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Seeking cover and interior illustrations for an instructional "how to" book on early cinematography that reprints extremely rare texts.
54 backers pledged $1,352 to help bring this project to life.

Industrialized film production in its infancy.

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Universal City studio stage in 1914.
Universal City studio stage in 1914.

If one was thinking of a career as a "camera operator", as they were called, a good time to get into it was the mid 1910's.  By then US film studios on the east and west coast invested heavily in meeting the demand for theatre content.

Audiences generally didn't like to see the same film twice so studios produced films numbering in the hundreds every year.  Shorts, newsreels, novelties, and features.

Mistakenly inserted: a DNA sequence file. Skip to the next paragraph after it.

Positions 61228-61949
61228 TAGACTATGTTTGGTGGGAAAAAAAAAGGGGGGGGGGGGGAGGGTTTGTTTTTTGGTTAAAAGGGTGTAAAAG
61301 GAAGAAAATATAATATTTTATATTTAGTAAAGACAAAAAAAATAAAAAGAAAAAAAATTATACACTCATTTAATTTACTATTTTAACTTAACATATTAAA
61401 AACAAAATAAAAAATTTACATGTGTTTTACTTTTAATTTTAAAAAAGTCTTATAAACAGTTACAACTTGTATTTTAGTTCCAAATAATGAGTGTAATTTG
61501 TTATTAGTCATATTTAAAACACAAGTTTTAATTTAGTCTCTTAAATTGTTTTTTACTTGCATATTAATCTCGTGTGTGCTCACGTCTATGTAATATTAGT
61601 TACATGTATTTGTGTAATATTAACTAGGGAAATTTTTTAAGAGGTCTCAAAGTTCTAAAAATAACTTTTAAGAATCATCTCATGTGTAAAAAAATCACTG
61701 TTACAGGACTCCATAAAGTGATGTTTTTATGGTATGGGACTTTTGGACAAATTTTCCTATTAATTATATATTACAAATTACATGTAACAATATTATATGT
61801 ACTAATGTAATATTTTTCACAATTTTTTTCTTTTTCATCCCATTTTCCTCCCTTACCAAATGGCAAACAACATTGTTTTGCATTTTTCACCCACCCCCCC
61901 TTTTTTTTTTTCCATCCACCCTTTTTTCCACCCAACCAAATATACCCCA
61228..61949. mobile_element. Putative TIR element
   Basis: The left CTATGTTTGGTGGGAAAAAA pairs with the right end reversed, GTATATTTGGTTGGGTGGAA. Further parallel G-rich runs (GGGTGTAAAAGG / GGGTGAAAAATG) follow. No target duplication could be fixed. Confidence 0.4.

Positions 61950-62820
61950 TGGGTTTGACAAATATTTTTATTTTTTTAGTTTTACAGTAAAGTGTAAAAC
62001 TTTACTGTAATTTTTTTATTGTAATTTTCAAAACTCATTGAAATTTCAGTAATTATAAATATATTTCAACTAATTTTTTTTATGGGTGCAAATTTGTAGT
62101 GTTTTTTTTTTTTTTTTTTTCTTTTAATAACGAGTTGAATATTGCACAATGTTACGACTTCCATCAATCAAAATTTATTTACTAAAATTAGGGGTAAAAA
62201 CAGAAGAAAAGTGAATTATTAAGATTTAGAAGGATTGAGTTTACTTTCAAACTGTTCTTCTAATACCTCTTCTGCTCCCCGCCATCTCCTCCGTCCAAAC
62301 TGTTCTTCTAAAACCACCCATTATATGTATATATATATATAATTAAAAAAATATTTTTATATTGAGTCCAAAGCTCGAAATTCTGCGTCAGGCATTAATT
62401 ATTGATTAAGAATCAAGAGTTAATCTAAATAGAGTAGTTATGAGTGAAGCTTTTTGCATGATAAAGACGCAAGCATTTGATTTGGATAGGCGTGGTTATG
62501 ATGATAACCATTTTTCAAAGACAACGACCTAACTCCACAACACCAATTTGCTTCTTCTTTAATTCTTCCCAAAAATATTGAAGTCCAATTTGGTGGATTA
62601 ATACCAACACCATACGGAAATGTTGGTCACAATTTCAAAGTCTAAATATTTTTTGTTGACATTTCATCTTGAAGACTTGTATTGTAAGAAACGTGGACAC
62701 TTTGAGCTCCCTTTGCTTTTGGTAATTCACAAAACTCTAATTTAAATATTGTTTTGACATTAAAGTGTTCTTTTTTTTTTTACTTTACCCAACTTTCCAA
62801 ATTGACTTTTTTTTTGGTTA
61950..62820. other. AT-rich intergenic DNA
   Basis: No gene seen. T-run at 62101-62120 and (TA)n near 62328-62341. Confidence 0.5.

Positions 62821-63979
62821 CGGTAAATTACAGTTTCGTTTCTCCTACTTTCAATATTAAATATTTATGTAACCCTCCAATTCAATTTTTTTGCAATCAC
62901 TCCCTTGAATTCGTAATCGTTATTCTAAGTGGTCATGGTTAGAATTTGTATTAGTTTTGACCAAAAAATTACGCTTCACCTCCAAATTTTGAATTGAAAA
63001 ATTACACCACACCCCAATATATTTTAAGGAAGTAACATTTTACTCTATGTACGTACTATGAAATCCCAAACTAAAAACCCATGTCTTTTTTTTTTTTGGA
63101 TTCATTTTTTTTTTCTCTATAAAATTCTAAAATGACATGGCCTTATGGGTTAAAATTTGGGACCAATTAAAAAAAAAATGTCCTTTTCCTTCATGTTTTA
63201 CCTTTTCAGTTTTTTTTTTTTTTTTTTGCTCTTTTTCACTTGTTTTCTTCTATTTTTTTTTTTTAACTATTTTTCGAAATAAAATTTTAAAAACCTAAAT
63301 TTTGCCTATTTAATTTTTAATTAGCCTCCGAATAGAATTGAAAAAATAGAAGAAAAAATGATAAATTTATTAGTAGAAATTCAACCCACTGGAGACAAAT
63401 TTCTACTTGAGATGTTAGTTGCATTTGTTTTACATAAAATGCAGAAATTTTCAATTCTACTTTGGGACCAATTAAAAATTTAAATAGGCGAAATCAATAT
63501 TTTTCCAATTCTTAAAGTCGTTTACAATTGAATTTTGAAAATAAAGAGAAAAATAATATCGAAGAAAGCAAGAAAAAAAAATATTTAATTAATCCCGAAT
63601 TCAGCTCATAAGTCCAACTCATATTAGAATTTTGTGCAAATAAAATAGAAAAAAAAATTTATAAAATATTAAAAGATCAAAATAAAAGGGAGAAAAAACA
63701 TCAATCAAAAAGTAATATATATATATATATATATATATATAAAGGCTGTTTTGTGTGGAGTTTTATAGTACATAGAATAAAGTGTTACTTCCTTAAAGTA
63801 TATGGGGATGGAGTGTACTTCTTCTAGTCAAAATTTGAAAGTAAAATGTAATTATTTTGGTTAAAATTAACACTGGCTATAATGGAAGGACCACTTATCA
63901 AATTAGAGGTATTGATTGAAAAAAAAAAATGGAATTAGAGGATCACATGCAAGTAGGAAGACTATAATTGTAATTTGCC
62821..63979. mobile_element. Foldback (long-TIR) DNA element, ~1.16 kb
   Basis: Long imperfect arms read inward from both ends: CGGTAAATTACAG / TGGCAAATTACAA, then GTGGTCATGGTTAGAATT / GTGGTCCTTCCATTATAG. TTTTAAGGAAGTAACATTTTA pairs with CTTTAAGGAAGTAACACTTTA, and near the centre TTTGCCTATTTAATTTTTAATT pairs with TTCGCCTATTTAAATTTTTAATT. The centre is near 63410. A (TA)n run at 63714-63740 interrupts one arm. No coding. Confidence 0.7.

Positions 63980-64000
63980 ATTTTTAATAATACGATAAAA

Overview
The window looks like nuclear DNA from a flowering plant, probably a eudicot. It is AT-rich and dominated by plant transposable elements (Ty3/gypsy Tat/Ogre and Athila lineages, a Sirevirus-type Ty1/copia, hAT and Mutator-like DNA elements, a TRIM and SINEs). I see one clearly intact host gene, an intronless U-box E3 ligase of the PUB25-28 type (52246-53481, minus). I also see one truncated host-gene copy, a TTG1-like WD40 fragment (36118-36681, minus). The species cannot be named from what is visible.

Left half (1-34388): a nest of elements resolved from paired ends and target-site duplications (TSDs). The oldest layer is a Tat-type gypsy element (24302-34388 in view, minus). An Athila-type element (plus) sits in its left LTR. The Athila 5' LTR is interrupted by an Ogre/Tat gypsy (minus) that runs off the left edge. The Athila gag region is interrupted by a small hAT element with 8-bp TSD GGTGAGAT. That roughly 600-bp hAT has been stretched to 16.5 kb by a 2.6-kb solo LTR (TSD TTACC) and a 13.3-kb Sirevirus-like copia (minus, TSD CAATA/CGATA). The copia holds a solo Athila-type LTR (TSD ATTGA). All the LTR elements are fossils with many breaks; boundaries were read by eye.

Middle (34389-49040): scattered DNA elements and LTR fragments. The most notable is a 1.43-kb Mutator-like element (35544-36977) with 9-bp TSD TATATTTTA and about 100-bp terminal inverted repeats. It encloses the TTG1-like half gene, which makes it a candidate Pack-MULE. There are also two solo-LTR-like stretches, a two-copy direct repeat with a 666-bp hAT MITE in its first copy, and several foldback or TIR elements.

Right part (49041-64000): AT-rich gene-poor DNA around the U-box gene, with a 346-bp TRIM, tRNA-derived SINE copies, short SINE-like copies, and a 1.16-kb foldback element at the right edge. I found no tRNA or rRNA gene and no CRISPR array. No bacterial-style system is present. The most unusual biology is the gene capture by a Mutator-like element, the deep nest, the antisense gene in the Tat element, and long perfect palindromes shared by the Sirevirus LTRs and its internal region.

Here is one of the best examples of assembly line film production.  Universal City's 700 foot stage where multiple scripts could be shot at the same time.  Off in the distance are the sets for The Dumb Girl Of Portici, a big budget feature shot in 1914 and released in 1915.

If this photo looks familiar you probably saw it in the 2017 Silent Movie Calendar.  It was picked for March and is an unused, real photograph postcard for purchase at the original Universal City tour.

Three more of these early Universal photographs are in this book.  As far as I can tell none have been published anywhere else.

If you haven't already, please pledge on this Kickstarter to see these and much more in the 240 page, fully illustrated "How To Film Moving Pictures in the 1910's."

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